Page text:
8. Hello, It appears that DCMA has taken down the link which leads to the DCMA guidebook on Contractor Purchasing System Reviews (CPSR). http://guidebook.dcma.mil/26/guidebook_process.htm Does anyone have a soft copy that they can send me or know of a different location to download the guidebook? I am helping my company prepare for an upcoming CPSR and believe that this guidbook would be tremendously useful. I have seen a number of CPSR briefings which claim that Appendix B of the guidebook has 55 key topic areas which DCMA auditors expect to be covered as part of a contractor's policies and p
  9. Here_2_Help, Thank you, I appreciate the feedback and insight. It doesn't surprise me that they are essentially looking at whatever they want. Hopefully we will have enough heads up on which files they are selecting so that we can ensure all flies are compliant and as perfect as we can make them. Obviously we try hard everyday to make all files perfect but in a large company this just isn't possible/realistic. Any other comments about recent CPSRs are certainly welcome!
  10. Hello, With respect to a CPSR, I have always been under the impression that the Government typically audits files which are not older than 12 months. I researched but didn't find any conclusive evidence of this statement. Does anyone have the reference? I understand there are some special circumstances where they would go back further than 12 months, for example if a 3 month old task order was issued under a 4 year old IDIQ. Any others? Thanks in advance for your time!
  11. Hi, The contract type is CPAF, originally awarded as one year + four option years. When the contract was coming to an end, the Government decided to extend the contract by another year due to the mission criticality and lack of planning for the follow-on. This situation happened twice (where the contract was about to end and then the Gov't decided to extend by another 12 months). Right now we are in year 6.5 of a 5 year (planned) contract. Thanks for your help! Jimmie PS - A friend of mine did some heavy digging and found a similar question posed and answered by Vern Edwards (revised bel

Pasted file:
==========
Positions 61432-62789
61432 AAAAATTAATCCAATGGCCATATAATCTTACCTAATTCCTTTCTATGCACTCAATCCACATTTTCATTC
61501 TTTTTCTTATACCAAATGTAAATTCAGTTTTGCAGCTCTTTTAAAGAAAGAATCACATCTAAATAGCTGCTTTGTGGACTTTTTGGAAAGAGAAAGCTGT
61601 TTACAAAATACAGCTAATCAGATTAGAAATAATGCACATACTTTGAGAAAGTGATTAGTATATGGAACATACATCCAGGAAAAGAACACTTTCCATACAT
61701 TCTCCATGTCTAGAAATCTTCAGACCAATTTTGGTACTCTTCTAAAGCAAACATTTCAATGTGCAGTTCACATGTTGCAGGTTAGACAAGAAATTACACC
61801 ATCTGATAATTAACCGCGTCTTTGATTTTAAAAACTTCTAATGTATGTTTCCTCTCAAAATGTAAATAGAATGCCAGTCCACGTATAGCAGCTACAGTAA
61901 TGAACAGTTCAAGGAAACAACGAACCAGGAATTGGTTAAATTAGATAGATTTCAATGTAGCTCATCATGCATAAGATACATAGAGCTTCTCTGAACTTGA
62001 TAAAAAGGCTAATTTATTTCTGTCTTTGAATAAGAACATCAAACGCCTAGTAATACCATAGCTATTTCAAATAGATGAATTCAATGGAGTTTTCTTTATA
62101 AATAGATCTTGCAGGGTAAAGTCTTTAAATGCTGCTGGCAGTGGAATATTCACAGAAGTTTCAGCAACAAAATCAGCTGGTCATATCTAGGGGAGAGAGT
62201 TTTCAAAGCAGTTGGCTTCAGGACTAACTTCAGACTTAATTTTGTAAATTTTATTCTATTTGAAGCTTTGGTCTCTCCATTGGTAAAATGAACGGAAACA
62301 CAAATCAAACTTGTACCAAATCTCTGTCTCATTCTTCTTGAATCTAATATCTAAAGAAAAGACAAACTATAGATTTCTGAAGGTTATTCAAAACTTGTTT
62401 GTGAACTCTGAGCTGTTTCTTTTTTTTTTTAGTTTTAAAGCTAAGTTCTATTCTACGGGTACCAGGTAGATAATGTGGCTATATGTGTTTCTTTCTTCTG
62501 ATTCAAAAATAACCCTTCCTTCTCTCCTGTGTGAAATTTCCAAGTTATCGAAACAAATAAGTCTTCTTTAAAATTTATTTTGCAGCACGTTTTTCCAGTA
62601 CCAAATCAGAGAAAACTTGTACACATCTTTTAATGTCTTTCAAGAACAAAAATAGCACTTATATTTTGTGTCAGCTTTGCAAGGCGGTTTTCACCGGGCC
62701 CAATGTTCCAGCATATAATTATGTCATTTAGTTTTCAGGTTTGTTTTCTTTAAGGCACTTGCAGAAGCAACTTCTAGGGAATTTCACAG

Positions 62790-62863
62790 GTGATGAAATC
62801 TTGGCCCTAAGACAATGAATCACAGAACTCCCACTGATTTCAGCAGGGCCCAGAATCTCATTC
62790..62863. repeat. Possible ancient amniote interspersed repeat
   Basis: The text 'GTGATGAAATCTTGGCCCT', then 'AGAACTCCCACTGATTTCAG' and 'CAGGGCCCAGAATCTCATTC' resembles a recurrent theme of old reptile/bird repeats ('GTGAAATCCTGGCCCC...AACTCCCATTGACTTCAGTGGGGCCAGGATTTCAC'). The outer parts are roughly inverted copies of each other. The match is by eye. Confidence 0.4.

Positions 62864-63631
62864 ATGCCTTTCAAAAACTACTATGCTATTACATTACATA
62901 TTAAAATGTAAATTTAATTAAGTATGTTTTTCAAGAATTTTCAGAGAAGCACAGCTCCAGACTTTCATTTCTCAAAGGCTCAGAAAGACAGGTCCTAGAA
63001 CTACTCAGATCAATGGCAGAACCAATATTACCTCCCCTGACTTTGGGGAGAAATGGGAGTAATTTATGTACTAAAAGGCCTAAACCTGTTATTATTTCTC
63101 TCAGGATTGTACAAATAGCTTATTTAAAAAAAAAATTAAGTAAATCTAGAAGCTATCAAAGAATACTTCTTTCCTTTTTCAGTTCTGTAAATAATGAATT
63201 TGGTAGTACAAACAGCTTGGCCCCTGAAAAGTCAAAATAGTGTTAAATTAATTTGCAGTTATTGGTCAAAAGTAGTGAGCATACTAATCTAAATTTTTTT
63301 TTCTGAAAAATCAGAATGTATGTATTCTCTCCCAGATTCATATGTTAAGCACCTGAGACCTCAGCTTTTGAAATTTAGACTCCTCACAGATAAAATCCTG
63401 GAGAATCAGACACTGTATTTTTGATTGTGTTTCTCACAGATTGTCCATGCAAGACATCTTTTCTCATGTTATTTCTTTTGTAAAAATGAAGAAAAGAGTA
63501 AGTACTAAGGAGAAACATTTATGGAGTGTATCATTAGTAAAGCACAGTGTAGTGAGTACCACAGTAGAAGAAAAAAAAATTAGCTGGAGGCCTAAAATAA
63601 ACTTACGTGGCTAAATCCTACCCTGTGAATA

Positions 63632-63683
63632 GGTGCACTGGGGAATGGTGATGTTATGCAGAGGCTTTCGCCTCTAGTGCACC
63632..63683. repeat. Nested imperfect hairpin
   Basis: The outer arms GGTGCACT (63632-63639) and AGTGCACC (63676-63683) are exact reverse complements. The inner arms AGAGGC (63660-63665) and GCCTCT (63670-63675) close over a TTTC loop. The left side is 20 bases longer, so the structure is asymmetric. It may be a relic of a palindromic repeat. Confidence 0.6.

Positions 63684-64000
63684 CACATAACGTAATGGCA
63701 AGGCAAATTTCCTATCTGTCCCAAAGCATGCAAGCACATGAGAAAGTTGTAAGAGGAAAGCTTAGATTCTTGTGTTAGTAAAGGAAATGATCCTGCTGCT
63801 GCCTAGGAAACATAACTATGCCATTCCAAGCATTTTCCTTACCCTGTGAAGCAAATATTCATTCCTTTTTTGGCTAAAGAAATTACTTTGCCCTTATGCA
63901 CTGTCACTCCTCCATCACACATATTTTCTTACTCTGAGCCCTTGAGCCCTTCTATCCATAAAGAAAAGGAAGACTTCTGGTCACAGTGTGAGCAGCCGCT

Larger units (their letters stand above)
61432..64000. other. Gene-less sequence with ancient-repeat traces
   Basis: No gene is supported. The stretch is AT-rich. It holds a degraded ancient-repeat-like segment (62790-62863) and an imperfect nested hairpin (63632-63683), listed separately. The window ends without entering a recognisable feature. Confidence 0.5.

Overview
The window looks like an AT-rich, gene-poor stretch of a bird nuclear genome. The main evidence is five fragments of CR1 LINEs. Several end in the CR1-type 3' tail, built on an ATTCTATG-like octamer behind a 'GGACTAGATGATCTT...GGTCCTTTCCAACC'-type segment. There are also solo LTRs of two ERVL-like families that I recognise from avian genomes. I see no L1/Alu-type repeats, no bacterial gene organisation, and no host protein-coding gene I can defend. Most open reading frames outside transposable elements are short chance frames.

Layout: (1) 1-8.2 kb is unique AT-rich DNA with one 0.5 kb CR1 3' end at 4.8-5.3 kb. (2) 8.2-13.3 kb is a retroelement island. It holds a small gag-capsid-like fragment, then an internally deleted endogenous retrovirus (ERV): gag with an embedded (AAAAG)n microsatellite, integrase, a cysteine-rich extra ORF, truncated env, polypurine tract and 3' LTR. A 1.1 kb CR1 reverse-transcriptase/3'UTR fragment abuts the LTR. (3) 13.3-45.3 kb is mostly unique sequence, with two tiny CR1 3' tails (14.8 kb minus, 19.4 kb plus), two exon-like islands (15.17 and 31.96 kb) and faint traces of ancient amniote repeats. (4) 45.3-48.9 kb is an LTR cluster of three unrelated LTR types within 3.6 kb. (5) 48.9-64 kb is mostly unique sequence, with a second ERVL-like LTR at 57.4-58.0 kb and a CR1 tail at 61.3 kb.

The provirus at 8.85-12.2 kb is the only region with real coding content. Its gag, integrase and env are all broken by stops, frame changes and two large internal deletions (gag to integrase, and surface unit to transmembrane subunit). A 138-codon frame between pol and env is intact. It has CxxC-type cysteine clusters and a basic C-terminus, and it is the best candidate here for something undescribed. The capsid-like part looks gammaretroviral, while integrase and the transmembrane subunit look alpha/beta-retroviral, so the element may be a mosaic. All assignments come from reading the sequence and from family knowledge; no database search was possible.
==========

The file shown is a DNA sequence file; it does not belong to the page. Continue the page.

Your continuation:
12. Hello, I was wondering if anyone knew whether a EEO Pre-award clearance is required after award of the contract. I am in a situation where my contract has been extended unexpectedly by two years. When the NTE contract values were originally established for my subs, we did not expect them to exceed $10M however due to the extensions, many subs have crossed the $10M threshold. This fact has been pointed out in a recent internal audit and the recommended solution is to send a request to the OFCCP for approval (6.5 years after the subcontracts were awarded). Has anyone else ever been in this
  13. I think you are on the right track. Prior to contract award the government requested and received cost information and used this information to perform their cost/price analysis. Their analysis resulted in decrements to the proposed subcontractor labor rates. These decremented fixed labor rates were negotiatied into the subcontract agreements due to the government's findings. So each fiscal year had fixed labor rates negotiated and accepted. Now I believe that the government wants to ignore the fixed labor rates negotiatied with the subcontractors and re-evaluate the subcontractor labor
  14. Hi Vern, Thanks for weighing in! To clarify, at my company we define "sealed packages / unsanitized proposals" to describe another company's labor rate build up which includes proprietary information to that company. For instance, this build up would disclose G&A, Fringe, Indirect labor rates, Overhead and any other adders a company might use to build the labor rate. This information is normally sent to us in a "sealed package" which reads "for the Government's eyes only" because of the proprietary information included. We would then deliver to the Government along with the prime prop